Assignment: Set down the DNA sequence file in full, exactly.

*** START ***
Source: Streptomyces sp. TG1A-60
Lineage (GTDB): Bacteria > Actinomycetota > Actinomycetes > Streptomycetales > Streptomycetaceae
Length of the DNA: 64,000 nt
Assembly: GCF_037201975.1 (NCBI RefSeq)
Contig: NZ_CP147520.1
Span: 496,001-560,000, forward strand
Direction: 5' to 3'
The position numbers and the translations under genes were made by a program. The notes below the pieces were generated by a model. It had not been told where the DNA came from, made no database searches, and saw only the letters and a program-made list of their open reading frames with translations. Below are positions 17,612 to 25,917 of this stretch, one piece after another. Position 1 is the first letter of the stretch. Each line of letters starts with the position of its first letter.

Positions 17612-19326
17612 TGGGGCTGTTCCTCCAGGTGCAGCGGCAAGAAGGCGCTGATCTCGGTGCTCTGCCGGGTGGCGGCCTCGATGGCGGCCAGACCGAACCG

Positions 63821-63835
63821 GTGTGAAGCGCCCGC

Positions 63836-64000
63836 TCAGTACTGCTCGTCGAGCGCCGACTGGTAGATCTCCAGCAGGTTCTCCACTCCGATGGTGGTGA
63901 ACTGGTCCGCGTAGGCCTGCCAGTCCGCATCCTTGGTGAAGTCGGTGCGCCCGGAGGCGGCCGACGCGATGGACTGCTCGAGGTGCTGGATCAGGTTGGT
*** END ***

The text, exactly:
Source: Streptomyces sp. TG1A-60
Lineage (GTDB): Bacteria > Actinomycetota > Actinomycetes > Streptomycetales > Streptomycetaceae
Length of the DNA: 64,000 nt
Assembly: GCF_037201975.1 (NCBI RefSeq)
Contig: NZ_CP147520.1
Span: 496,001-560,000, forward strand
Direction: 5' to 3'
The position numbers and the translations under genes were made by a program. The notes below the pieces were generated by a model. It had not been told where the DNA came from, made no database searches, and saw only the letters and a program-made list of their open reading frames with translations. Below are positions 17,612 to 25,917 of this stretch, one piece after another. Position 1 is the first letter of the stretch. Each line of letters starts with the position of its first letter.

Positions 17612-19326
17612 TGGGGCTGTTCCTCCAGGTGCAGCGGCAAGAAGGCGCTGATCTCGGTGCTCTGCCGGGTGGCGGCCTCGATGGCGGCCAGACCGAACCG

Positions 63821-63835
63821 GTGTGAAGCGCCCGC

Positions 63836-64000
63836 TCAGTACTGCTCGTCGAGCGCCGACTGGTAGATCTCCAGCAGGTTCTCCACTCCGATGGTGGTGA
63901 ACTGGTCCGCGTAGGCCTGCCAGTCCGCATCCTTGGTGAAGTCGGTGCGCCCGGAGGCGGCCGACGCGATGGACTGCTCGAGGTGCTGGATCAGGTTGGT